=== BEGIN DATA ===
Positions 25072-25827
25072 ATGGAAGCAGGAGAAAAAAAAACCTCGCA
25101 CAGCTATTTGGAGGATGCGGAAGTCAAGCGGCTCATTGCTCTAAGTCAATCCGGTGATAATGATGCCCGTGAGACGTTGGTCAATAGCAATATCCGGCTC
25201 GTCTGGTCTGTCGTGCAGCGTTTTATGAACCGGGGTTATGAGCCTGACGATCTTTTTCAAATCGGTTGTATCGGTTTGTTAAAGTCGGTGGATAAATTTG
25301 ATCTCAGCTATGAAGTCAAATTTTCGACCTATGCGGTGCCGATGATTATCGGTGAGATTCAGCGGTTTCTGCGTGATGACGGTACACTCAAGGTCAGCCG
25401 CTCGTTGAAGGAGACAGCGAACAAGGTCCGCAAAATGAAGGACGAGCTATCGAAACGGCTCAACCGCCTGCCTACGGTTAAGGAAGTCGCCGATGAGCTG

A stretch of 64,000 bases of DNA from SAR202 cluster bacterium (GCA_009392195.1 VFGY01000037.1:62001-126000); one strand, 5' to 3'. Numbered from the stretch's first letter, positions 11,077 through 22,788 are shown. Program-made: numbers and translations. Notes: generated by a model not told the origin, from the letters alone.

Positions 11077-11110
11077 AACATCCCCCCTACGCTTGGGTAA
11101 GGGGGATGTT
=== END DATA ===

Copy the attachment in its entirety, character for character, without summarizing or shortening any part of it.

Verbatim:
Positions 25072-25827
25072 ATGGAAGCAGGAGAAAAAAAAACCTCGCA
25101 CAGCTATTTGGAGGATGCGGAAGTCAAGCGGCTCATTGCTCTAAGTCAATCCGGTGATAATGATGCCCGTGAGACGTTGGTCAATAGCAATATCCGGCTC
25201 GTCTGGTCTGTCGTGCAGCGTTTTATGAACCGGGGTTATGAGCCTGACGATCTTTTTCAAATCGGTTGTATCGGTTTGTTAAAGTCGGTGGATAAATTTG
25301 ATCTCAGCTATGAAGTCAAATTTTCGACCTATGCGGTGCCGATGATTATCGGTGAGATTCAGCGGTTTCTGCGTGATGACGGTACACTCAAGGTCAGCCG
25401 CTCGTTGAAGGAGACAGCGAACAAGGTCCGCAAAATGAAGGACGAGCTATCGAAACGGCTCAACCGCCTGCCTACGGTTAAGGAAGTCGCCGATGAGCTG

A stretch of 64,000 bases of DNA from SAR202 cluster bacterium (GCA_009392195.1 VFGY01000037.1:62001-126000); one strand, 5' to 3'. Numbered from the stretch's first letter, positions 11,077 through 22,788 are shown. Program-made: numbers and translations. Notes: generated by a model not told the origin, from the letters alone.

Positions 11077-11110
11077 AACATCCCCCCTACGCTTGGGTAA
11101 GGGGGATGTT